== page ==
Two Muslim leaders who witnessed Salman Rushdie's conversion to Islam now say the religious change cannot be accepted because the author has not withdrawn "The Satanic Verses," a newspaper reported Saturday.

The two leaders of London's Central Mosque, accompanied by dozens of British Muslim scholars, reversed their decision following violent protests from some hard-line worshipers, The Independent reported.The protests have prevented Sheik Gamal Manna Solaiman and Sheik Hamed Khalifa from leading traditional Friday prayers since Rushdie's conversion in December.

Hesham El-Essawy, chairman of the Islamic Society for the Promotion of Religious Tolerance, who also witnessed Rushdie's conversion, said the two leaders had agreed to change their position under "tremendous pressure from a fanatical minority."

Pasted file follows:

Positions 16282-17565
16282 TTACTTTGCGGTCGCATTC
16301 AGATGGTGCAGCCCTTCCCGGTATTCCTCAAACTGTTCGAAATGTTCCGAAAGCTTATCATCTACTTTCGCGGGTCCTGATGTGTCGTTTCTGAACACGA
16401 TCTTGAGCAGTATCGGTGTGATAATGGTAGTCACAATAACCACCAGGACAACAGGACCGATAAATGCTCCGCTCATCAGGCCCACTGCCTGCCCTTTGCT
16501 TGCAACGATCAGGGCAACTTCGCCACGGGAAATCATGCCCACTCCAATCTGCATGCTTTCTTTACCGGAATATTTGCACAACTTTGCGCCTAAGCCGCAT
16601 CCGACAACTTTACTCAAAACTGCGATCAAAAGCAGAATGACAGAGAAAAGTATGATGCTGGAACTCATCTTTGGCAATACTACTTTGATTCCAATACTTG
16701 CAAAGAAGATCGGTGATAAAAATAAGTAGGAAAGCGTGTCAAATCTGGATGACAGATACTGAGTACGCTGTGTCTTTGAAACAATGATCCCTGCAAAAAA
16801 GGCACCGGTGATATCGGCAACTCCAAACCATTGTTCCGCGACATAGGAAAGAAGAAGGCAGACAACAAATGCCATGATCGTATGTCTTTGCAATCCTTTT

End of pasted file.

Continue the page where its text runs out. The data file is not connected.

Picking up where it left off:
El-Essawy spoke to Rushdie on Thursday and said the author's response to the news had been: "It's God who knows whether I'm a Muslim or not," The Independent said.

Rushdie has been in hiding since Feb. 14, 1989, when the late Ayatollah Ruhollah Khomeini sentenced him to death for alleged blasphemy of Islam in his novel "The Satanic Verses."

As part of an effort to make amends, Rushdie embraced Islam.

Gamal told The Independent that a statement drawn up by 34 Islamic scholars concludes that Rushdie has not done enough to repent and cannot be accepted by other Muslims.